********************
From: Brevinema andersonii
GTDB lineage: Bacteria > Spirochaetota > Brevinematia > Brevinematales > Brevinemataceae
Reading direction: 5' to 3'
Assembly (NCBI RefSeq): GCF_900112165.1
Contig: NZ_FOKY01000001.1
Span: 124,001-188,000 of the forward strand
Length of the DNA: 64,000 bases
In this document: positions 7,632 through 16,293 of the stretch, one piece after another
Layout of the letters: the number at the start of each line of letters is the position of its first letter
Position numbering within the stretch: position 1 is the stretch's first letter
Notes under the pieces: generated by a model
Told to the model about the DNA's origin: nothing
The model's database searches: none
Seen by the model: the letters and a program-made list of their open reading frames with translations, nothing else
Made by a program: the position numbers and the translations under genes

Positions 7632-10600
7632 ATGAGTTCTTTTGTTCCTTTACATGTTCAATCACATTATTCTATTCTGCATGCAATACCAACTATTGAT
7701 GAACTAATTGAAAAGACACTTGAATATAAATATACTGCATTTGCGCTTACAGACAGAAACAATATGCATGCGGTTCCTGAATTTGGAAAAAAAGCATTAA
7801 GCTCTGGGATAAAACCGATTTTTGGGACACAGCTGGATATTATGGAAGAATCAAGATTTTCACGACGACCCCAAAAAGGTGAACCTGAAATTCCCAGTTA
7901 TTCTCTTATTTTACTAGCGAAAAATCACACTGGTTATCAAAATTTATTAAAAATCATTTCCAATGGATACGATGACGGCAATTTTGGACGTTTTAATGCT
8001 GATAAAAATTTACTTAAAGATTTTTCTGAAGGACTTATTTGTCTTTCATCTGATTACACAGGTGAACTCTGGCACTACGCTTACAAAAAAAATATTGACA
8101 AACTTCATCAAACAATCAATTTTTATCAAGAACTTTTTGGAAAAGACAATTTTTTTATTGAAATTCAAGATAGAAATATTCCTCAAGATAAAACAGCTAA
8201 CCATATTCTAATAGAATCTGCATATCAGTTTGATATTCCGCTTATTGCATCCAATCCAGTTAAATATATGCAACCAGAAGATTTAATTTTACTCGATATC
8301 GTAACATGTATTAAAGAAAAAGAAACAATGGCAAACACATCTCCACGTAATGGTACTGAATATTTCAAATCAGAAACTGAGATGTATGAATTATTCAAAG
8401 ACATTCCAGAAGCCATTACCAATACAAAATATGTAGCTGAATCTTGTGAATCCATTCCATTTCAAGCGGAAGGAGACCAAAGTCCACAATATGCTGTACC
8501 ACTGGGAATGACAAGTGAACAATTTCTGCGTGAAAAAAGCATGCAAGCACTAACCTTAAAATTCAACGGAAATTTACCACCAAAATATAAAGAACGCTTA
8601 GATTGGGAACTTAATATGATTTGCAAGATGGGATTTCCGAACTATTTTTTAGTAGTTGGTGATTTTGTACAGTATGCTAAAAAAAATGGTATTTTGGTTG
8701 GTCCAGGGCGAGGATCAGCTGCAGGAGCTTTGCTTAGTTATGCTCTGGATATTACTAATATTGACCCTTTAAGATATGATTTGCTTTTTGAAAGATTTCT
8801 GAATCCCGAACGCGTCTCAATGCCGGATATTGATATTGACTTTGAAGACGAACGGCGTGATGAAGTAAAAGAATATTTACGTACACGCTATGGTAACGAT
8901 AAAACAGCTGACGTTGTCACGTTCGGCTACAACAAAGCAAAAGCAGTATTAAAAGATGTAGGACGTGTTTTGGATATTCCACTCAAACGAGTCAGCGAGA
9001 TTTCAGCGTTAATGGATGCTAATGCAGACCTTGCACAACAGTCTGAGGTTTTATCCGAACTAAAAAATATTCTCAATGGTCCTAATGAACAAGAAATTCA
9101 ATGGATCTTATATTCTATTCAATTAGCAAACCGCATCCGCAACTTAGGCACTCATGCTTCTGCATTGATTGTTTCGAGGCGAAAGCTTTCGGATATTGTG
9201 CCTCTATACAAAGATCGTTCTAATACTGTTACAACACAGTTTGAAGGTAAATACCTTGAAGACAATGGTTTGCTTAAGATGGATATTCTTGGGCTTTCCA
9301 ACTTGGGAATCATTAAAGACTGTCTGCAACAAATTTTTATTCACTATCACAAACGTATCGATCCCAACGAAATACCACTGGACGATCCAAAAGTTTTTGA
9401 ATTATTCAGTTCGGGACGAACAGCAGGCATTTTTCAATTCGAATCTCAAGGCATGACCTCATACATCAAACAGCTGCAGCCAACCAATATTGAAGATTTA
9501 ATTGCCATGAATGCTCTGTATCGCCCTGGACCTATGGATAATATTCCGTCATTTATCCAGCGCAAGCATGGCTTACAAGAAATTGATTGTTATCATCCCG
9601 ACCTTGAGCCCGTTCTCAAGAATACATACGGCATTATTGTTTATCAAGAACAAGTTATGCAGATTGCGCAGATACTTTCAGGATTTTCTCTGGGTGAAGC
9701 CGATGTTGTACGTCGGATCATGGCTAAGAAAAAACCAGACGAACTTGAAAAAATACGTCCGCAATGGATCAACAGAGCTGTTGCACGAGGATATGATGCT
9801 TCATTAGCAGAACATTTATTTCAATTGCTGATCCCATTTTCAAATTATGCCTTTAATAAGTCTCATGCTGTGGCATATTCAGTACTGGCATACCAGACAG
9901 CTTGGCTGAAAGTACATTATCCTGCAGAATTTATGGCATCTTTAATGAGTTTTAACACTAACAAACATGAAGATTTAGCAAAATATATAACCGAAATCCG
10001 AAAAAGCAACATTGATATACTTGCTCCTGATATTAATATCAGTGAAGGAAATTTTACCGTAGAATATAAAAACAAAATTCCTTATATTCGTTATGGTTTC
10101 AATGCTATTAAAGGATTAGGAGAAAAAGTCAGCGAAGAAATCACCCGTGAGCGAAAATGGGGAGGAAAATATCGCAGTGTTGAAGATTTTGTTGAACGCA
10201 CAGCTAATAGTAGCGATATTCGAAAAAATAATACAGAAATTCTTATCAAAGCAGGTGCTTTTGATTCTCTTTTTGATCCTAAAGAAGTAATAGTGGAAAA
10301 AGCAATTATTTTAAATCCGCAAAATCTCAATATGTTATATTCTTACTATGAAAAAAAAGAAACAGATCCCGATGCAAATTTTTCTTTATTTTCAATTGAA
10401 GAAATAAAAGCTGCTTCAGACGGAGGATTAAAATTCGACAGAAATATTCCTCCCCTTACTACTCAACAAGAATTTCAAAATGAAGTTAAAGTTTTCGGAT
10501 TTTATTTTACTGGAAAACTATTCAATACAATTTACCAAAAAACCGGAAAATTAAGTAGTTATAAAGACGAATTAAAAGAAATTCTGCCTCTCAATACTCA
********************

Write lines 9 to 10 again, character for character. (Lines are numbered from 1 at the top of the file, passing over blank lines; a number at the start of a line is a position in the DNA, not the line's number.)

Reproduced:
Layout of the letters: the number at the start of each line of letters is the position of its first letter
Position numbering within the stretch: position 1 is the stretch's first letter